According to one aspect of this invention, a dust discharging system for a blast furnace comprises a dust collector for collecting flue dust from flue gas produced from the blast furnace, a first discharge conduit connected to the dust collector, a separator connected to the first discharge conduit for separating residual flue gas present in the flue dust, and an airtight tank disposed below the first discharge conduit to receive the flue dust in a dry state separated from the residual flue gas.

According to another aspect of this invention, a method for discharging flue dust from flue gas produced from a blast furnace comprises the steps of: collecting the flue dust; moving downwardly the flue dust through a first discharge conduit; separating residual flue gas present in the flue dust by allowing the residual flue gas to flow through an exhaust duct which is connected to the first discharge conduit; and discharging the flue dust in a dry state directly into an airtight tank after separating the residual flue gas.

BRIEF DESCRIPTION OF THE DRAWINGS

Other features and advantages of the present invention will become apparent in the following detailed description of the preferred embodiments of the invention, with reference to the accompanying drawings, in which:

FIG. 1 is a schematic view, illustrating a conventional dust discharging system;

FIG. 2 is a schematic view, illustrating a dust discharging system for a blast furnace according to the first preferred embodiment of the present invention;

FIG. 3 is a fragmentary schematic view of an alternative form of the first preferred embodiment;

FIG. 4 is a flow chart, illustrating the steps involved in a dust discharging method for a blast furnace according to the first preferred embodiment of the present invention; and

FIG. 5 is a fragmentary schematic view, illustrating a dust discharging system for a blast furnace according to the second preferred embodiment of the present invention.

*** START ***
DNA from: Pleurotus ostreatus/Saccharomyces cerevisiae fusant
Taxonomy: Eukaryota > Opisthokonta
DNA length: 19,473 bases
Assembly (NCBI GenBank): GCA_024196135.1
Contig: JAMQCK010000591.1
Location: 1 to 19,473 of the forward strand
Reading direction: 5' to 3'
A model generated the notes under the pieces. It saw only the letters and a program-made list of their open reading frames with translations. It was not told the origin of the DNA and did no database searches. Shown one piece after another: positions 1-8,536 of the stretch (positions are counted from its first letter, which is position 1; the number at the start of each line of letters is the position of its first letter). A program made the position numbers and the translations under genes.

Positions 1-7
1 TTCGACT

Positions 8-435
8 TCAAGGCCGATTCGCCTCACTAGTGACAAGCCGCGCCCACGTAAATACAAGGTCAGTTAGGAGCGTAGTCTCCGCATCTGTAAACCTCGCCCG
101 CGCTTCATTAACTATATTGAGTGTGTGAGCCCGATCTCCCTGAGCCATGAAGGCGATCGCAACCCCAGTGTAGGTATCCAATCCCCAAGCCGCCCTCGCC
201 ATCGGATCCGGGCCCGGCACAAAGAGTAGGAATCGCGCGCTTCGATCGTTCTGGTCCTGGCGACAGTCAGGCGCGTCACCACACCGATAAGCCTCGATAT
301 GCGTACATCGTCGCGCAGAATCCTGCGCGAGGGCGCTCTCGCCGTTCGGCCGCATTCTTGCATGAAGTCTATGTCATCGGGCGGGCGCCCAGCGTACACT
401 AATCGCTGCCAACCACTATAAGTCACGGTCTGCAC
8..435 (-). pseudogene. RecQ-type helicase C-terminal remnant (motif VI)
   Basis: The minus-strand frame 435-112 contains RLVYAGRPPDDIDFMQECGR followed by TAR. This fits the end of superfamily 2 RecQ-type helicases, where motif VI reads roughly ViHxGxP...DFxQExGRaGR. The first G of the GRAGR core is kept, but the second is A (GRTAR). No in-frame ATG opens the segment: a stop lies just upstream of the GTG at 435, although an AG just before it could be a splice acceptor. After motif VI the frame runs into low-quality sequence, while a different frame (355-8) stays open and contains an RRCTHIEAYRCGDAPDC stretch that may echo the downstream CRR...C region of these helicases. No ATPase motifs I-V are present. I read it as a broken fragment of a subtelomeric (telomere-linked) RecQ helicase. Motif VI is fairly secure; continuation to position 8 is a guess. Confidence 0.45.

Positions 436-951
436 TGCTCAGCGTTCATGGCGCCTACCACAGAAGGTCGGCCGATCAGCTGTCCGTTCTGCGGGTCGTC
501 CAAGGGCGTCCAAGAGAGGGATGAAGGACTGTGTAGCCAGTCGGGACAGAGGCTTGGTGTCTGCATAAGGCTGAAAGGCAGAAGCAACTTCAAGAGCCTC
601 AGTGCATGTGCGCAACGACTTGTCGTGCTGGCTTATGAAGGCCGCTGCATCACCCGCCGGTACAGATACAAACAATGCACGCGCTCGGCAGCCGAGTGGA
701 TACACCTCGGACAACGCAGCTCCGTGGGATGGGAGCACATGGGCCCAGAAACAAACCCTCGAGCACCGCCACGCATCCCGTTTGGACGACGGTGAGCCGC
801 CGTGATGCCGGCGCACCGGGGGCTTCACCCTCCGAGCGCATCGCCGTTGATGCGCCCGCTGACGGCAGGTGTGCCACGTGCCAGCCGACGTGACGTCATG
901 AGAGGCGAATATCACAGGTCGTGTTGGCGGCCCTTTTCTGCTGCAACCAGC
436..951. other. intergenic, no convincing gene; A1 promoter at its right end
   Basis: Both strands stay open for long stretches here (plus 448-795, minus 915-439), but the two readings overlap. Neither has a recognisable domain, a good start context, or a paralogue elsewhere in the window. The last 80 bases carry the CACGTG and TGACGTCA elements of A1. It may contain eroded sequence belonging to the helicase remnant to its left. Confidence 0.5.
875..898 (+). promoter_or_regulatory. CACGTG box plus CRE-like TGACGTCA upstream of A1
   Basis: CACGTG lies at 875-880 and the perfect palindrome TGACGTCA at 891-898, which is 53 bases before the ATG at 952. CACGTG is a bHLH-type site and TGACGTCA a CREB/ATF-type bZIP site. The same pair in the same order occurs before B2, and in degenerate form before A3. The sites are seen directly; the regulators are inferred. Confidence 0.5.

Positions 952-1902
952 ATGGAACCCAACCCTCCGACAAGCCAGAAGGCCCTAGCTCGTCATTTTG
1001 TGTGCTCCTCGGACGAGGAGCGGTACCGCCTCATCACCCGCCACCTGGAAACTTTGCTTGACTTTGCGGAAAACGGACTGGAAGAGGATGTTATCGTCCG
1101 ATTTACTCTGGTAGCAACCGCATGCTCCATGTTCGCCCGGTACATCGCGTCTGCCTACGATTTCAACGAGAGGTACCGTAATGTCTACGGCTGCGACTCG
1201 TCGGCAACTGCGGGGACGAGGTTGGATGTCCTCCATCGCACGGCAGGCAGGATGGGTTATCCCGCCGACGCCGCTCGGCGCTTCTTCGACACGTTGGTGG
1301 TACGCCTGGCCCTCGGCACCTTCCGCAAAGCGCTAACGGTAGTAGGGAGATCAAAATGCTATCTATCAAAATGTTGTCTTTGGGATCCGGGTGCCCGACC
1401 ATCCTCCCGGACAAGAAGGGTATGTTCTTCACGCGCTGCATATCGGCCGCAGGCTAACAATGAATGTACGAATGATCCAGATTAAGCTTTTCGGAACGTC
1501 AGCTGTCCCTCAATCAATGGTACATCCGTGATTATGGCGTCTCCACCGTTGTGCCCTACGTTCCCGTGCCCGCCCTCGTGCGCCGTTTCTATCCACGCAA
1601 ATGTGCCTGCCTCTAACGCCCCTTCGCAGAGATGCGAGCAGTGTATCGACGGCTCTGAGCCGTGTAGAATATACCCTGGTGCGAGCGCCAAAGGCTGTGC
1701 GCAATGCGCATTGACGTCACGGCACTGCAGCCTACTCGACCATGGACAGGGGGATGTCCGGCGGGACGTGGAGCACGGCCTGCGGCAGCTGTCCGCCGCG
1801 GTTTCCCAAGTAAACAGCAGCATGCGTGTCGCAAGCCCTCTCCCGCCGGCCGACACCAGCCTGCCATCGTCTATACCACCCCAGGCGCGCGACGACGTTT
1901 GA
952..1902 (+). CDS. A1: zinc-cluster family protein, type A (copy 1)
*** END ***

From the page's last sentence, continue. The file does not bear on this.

DETAILED DESCRIPTION OF THE PREFERRED EMBODIMENTS

Before the present invention is described in greater detail, it should be noted that the same reference numerals have been used to denote like elements throughout the specification.

Referring to FIG. 2, a dust discharging system according to the first preferred embodiment of the present invention is suitable for treating flue dust 907 from flue gas produced during an operation of a blast furnace (not shown). The dust discharging system comprises the dust collector 90, a first discharge conduit 903, a screw conveyor 1, a separator 2, an airtight tank 3, a control device 6, a nitrogen injecting device 7, a pressure indicator 8, and a central processor 9.

The dust collector 90 collects and stores the flue dust 907 from the flue gas produced from the blast furnace, and has a first discharge opening 909.

The first discharge conduit 903 is connected to and disposed below the dust collector 90, and communicates with the first discharge opening 909. Spaced-apart upper and lower gate valves 905, 904 are connected to the first discharge conduit 903 to control flow of discharge, and a damper 906 is disposed on the first discharge conduit 903 between the upper and lower gate valves 905, 904 to control speed of discharge.

The screw conveyor 1 is airtight, and is connected communicatingly with and is disposed below the first discharge conduit 903 to move the flue dust 907 toward the separator 2. The screw conveyor 1 has a second discharge opening 11 for discharging the flue dust 907 from the first discharge conduit 903, and an electric motor 12 to drive a screw rod (not shown).

The separator 2 includes a second discharge conduit 21, an exhaust duct 4, and an exhaust blower 5. The second discharge conduit 21 is telescopic, and has an entry end 211 connected to the second discharge opening 11 to receive the flue dust 907 discharged therefrom, an exit end 212 opposite to the entry end 211, and an exhaust opening 213 between the entry and exit ends 211, 212. The exhaust duct 4 has a first end 41 connected to the second discharge conduit 21 through the exhaust opening 213 to separate residual flue gas present in the flue dust 907 in the second discharge conduit 21, a second end 42 opposite to the first end 41, and an exhaust valve 43 disposed proximate to the second end 42. The exhaust blower 5 is connected to the second end 42 of the exhaust duct 4 through an opening 51 to draw the residual flue gas away from the flue dust 907. In this embodiment, the exhaust blower 5 is one which is conventionally used in a cast house of a blast furnace in a steel mill to remove the scattering dust and escaping flue gas during tapping liquid iron and slag. Through creation of a large air suction by operation of the exhaust blower 5, the residual carbon monoxide in the flue gas can be diluted so as to reduce the concentration thereof.